The detectors 11 and 12 are photosensitive detectors which react to the visible and/or thermal radiation of the molten metal. Each detector has a sensitive member and an optical system which forms a real image of the portion of metal to be measured on a screen in front of the sensitive member. Thus, if the image formed in front of the sensitive member of the detector 11 is that of a given length of the stream 13, the luminous intensity of this image will be proportional to the width of the steam. The signal emitted by the detector 11 will therefore be proportional to this width. Similarly, the output signal of the detector 12 will be proportional to the area of the free surface of the column of metal 14. The detectors used here are known per se. It will therefore not be necessary to describe them in detail. A description of them will be found for instance in Swiss Pat. No. 778,588 (Swiss Patent Application 3540/76).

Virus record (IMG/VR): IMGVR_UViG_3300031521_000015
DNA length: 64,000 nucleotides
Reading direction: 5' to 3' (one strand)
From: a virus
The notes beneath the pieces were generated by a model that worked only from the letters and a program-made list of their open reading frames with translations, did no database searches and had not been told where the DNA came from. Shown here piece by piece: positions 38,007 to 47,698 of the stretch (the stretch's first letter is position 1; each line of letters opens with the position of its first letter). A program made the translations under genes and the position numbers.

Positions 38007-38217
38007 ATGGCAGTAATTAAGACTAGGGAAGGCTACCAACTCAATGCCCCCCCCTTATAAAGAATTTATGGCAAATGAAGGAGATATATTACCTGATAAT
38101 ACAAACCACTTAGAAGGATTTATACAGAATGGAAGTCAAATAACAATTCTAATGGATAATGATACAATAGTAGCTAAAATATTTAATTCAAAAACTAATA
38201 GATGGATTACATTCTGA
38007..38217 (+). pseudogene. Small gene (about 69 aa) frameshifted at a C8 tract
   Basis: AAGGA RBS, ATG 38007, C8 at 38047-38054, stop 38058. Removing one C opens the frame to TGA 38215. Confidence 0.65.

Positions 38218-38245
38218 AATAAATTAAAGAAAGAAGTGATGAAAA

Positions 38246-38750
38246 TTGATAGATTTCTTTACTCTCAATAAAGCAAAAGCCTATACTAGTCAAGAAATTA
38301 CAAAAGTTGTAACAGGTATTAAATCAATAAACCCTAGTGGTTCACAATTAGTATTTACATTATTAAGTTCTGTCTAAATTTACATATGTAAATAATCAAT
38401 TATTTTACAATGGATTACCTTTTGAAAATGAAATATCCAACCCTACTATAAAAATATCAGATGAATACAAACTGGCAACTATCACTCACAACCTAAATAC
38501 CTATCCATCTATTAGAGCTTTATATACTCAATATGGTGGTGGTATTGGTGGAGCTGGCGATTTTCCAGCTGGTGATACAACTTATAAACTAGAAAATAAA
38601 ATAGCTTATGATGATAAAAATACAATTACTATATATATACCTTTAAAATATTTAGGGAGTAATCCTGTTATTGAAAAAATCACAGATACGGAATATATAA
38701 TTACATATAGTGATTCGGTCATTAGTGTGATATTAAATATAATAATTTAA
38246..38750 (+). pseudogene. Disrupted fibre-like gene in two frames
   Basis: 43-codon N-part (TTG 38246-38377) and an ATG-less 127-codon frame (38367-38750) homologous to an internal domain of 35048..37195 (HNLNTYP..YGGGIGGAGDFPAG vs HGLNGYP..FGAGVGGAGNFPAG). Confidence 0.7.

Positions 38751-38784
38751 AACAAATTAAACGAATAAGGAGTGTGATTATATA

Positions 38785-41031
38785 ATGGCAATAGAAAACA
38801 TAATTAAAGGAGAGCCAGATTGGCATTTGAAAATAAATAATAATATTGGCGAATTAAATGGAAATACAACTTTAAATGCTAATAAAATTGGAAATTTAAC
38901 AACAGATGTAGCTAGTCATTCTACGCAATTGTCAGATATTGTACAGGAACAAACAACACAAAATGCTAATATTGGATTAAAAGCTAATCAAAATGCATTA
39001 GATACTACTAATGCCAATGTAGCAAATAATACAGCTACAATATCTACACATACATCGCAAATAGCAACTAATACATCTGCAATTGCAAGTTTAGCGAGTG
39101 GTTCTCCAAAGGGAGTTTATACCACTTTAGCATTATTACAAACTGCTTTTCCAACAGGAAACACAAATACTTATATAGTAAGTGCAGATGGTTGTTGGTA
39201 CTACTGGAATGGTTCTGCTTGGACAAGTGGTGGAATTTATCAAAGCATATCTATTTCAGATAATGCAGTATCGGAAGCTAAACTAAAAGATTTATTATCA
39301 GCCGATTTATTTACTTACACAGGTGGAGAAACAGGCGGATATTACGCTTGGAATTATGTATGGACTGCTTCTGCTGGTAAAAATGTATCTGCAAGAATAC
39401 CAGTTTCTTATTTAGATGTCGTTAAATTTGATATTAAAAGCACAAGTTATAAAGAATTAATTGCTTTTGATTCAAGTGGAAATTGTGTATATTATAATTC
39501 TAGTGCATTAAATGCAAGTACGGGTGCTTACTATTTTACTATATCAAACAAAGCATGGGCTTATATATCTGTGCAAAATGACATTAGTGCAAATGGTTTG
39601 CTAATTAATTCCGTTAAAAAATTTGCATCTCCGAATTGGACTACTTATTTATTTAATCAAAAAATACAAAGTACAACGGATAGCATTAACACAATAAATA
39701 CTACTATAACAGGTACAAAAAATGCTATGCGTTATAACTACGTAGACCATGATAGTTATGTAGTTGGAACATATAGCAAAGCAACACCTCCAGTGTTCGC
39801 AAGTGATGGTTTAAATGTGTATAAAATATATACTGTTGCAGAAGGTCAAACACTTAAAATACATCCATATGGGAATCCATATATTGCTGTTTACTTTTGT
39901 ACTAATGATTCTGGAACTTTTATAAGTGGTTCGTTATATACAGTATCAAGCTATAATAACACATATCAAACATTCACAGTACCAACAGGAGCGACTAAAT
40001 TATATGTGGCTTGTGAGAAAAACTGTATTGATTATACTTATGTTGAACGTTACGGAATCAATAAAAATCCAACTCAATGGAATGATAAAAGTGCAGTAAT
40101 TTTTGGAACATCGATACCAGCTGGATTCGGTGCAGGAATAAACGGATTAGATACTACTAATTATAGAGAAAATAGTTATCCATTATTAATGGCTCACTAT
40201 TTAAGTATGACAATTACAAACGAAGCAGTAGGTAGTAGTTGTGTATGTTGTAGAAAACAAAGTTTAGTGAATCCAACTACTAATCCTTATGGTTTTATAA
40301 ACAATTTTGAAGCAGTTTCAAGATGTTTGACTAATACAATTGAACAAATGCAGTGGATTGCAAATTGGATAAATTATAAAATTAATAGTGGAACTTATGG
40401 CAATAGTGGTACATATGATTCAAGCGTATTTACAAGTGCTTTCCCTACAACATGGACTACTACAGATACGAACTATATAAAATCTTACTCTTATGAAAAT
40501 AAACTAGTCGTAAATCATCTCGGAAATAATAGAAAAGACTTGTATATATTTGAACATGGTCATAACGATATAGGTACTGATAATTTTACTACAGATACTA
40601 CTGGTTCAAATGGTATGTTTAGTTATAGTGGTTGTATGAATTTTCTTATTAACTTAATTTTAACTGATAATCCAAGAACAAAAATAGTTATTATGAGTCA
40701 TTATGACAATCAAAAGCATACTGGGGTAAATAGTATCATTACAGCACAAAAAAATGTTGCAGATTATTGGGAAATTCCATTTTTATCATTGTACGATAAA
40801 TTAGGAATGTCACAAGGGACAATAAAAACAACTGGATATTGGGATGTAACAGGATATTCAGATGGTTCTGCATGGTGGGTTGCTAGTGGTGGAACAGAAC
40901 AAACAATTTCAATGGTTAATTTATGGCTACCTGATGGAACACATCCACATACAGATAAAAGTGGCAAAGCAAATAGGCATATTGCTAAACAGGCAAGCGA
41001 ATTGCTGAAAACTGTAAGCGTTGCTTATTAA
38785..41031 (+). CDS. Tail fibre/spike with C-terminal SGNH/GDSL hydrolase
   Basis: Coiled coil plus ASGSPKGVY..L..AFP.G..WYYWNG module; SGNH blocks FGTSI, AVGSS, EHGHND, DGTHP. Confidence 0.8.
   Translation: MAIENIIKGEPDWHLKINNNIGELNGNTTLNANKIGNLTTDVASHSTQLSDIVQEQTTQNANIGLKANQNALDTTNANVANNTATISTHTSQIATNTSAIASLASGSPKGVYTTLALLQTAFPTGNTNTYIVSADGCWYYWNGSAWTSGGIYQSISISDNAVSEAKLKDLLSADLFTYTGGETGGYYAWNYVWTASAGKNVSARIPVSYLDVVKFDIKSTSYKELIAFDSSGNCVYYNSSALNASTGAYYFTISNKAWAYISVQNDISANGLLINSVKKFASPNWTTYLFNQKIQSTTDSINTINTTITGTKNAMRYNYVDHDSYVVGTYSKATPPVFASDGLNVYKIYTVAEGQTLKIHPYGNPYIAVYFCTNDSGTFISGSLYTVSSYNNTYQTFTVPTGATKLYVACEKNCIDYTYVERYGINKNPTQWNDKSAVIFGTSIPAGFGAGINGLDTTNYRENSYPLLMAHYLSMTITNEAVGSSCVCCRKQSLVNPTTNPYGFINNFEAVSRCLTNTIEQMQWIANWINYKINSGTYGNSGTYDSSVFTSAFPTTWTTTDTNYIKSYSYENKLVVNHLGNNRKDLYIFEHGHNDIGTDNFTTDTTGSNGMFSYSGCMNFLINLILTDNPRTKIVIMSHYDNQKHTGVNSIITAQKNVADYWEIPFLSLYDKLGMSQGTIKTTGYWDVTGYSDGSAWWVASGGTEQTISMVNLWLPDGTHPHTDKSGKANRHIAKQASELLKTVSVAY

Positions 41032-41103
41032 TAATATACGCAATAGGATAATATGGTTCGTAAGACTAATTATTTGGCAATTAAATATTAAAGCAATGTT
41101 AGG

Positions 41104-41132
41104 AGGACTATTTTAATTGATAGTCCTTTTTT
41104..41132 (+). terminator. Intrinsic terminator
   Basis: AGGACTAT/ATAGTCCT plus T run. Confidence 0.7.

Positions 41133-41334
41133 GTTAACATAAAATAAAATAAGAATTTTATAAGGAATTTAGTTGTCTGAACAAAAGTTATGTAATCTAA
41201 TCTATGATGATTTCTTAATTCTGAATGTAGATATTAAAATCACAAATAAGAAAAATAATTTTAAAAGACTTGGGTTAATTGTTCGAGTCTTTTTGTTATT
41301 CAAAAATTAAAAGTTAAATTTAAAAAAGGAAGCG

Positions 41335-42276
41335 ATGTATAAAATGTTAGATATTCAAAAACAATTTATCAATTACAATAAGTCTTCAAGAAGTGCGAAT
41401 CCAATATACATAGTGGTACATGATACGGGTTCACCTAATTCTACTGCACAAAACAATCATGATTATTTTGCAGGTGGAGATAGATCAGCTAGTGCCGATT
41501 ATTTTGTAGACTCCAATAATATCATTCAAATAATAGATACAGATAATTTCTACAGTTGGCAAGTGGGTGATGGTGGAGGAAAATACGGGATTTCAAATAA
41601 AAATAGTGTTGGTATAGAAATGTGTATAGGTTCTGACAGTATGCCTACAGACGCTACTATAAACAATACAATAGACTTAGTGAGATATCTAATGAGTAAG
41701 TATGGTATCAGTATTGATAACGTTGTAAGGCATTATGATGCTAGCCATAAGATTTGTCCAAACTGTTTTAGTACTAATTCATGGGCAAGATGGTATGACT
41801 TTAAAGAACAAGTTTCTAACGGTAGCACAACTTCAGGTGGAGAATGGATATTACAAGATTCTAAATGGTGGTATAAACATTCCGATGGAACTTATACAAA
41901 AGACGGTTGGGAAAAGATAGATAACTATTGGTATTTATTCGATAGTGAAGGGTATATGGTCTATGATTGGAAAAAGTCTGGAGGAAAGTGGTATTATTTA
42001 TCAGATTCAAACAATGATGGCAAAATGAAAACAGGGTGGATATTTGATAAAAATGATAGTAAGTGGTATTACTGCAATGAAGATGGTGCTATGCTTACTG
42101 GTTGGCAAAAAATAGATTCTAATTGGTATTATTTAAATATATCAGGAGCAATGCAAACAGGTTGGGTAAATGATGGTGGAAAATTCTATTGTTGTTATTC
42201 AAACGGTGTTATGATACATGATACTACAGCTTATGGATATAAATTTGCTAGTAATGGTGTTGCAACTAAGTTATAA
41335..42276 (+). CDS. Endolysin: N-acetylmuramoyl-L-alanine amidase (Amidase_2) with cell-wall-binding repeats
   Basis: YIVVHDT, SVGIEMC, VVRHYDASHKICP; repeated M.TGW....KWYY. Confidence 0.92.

FIG. 2 shows a general diagram of the control device. This figure shows the two detectors 11 and 12, a tilting casting ladle 5 with its control chain 8 which winds onto a winch 16 driven by the motor 7. The mold 1 is shown schematically. The device comprises electronic circuits, which for clarity of description are divided here into two circuits 17 and 18. The circuit 17, which will not be described in detail, is an automatic control circuit which permanently controls the rate of flow of the stream 13 upon the casting. The details of this circuit are described, in particular, in the aforementioned Swiss patent application. However, this circuit is not indispensable for carrying out the present invention and could also be omitted. The second circuit, shown in FIG. 2 and designated by 18, produces the flow cut-off signal when the mold is full. This signal is emitted onto the line 19 and passes through the circuit 17 to produce a rapid rotation of the motor 7 in the direction which causes the righting of the ladle 5. As stated previously, this flow cut-off signal is produced from three input signals which arrive at the circuit via the inputs 20, 21 and 22. The first of these signals consists of a level signal, the second of a rate of flow signal and the third of an instruction signal. The level signal 20 is conducted to one of the variable-gain amplifiers 23 as well as to a differentiation circuit 24, which at its output supplies a signal which is proportional to the derivative in time of the level signal. This derivative signal is also conducted to one of the variable-gain amplifiers 23 and both the level signal 20 and its derivative feed a summation circuit 25 which is also fed with a signal having a sign opposite to that of a signal produced from the information supplied by the rate of flow detector 11. This rate flow information arrives via the input 21, enters a circuit 26 which increases the input signal to the second power in order to produce a signal proportional to the cross section of the stream, that is to say to the rate of flow of metal flowing from the ladle. In another embodiment of the device, the cross-section signal is obtained by the use of two detectors directed perpendicular to each other, the circuit 26 being then used as an analog multiplier. The signal proportional to the rate of flow is also introduced, on the one hand, into a variable-gain amplifier 23 and, on the other hand, into a differentiator 24 whose output is connected to a fourth variable-gain amplifier 23. The two signals which constitute the elements of the rate of flow signal, that is to say the signal proportional to the rate of flow proper and the signal which is proportional to its derivative in time, are conducted to an inverting adder 27 whose output is connected to the third input of the adder 25, as previously stated.